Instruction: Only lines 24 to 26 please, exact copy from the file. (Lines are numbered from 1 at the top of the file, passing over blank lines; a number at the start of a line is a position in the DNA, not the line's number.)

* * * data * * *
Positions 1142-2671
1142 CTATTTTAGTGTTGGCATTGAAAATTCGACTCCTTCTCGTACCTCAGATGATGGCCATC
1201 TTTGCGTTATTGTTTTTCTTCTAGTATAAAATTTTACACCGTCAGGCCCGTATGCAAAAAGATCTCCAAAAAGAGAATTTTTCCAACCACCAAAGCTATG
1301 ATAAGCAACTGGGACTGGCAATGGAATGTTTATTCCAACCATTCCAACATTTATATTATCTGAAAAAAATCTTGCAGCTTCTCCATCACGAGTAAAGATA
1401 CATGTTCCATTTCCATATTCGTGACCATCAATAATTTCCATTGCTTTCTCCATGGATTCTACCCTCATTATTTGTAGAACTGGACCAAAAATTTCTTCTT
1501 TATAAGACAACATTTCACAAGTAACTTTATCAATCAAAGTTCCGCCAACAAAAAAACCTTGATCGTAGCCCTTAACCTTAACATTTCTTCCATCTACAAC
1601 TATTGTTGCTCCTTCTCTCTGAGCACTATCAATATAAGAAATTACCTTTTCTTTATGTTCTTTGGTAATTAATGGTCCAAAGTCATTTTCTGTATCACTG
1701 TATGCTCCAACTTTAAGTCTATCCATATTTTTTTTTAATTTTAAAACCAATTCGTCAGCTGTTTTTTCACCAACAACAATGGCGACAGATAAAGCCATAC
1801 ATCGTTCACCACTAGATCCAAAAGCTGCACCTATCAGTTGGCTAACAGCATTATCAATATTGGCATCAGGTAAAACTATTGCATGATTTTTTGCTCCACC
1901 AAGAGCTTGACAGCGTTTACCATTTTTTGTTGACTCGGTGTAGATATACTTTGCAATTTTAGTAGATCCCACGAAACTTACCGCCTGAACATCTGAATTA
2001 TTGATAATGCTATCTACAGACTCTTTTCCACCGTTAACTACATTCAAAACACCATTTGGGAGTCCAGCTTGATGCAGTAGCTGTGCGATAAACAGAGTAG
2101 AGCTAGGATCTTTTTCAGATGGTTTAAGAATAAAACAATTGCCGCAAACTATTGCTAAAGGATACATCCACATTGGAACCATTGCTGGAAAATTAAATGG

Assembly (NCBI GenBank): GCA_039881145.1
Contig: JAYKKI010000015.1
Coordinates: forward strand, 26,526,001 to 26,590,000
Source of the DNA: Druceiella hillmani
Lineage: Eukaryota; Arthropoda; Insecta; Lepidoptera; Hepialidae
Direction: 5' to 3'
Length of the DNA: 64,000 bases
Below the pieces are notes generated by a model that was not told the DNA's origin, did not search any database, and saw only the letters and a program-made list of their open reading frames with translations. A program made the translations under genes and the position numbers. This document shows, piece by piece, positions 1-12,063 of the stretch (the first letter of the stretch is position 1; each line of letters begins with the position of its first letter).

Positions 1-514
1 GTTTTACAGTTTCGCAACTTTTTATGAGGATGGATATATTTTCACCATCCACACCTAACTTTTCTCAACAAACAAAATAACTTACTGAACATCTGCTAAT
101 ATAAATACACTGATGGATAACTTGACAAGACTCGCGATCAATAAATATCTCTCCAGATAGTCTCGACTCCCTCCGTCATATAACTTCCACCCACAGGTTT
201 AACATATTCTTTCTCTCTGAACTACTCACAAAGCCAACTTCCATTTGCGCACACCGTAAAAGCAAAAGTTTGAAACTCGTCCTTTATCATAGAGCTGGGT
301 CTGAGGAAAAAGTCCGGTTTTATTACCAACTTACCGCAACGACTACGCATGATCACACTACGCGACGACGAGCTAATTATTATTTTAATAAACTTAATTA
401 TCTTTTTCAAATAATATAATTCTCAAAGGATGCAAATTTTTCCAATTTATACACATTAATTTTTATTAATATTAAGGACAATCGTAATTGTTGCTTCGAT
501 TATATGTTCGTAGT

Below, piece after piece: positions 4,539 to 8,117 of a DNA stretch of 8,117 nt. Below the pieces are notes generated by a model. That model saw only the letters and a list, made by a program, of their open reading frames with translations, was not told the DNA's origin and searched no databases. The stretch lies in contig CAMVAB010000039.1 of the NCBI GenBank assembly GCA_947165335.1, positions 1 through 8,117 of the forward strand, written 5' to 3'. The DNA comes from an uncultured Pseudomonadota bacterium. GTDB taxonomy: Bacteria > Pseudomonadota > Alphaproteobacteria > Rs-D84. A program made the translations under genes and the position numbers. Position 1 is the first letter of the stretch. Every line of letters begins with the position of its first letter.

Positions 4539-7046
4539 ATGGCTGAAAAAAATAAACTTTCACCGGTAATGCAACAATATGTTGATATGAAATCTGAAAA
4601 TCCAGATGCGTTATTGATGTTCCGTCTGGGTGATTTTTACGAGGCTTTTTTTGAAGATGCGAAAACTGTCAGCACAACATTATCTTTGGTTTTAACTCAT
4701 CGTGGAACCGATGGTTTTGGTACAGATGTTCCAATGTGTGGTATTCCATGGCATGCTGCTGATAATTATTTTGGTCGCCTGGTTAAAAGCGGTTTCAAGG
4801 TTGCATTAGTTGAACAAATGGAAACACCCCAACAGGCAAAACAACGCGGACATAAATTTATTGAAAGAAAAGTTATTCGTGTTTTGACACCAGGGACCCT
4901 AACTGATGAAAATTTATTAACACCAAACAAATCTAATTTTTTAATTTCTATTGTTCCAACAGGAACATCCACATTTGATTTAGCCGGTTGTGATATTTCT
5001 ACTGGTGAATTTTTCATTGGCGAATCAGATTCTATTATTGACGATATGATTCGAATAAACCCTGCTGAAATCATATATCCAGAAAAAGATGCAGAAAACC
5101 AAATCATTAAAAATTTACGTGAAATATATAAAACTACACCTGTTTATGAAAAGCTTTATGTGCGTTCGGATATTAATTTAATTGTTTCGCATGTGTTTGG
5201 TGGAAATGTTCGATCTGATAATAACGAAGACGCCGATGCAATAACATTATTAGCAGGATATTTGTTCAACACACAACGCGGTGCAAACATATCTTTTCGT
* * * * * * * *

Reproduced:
201 AACATATTCTTTCTCTCTGAACTACTCACAAAGCCAACTTCCATTTGCGCACACCGTAAAAGCAAAAGTTTGAAACTCGTCCTTTATCATAGAGCTGGGT
301 CTGAGGAAAAAGTCCGGTTTTATTACCAACTTACCGCAACGACTACGCATGATCACACTACGCGACGACGAGCTAATTATTATTTTAATAAACTTAATTA
401 TCTTTTTCAAATAATATAATTCTCAAAGGATGCAAATTTTTCCAATTTATACACATTAATTTTTATTAATATTAAGGACAATCGTAATTGTTGCTTCGAT